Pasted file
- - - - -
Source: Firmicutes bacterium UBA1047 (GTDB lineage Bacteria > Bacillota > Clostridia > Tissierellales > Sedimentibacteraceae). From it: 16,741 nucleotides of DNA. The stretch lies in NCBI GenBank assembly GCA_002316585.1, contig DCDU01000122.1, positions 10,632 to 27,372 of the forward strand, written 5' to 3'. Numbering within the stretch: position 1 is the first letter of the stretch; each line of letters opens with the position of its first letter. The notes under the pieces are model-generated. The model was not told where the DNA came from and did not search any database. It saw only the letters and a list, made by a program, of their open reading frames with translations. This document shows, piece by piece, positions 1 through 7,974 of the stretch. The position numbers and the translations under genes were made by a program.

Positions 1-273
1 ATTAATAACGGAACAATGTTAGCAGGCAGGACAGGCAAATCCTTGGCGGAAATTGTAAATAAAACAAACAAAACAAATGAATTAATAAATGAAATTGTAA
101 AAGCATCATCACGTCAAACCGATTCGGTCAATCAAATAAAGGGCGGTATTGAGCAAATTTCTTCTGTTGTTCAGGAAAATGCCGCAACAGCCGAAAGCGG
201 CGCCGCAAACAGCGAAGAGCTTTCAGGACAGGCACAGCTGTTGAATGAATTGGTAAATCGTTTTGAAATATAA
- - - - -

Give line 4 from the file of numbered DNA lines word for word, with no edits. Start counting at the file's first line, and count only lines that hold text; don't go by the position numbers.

101 AAGCATCATCACGTCAAACCGATTCGGTCAATCAAATAAAGGGCGGTATTGAGCAAATTTCTTCTGTTGTTCAGGAAAATGCCGCAACAGCCGAAAGCGG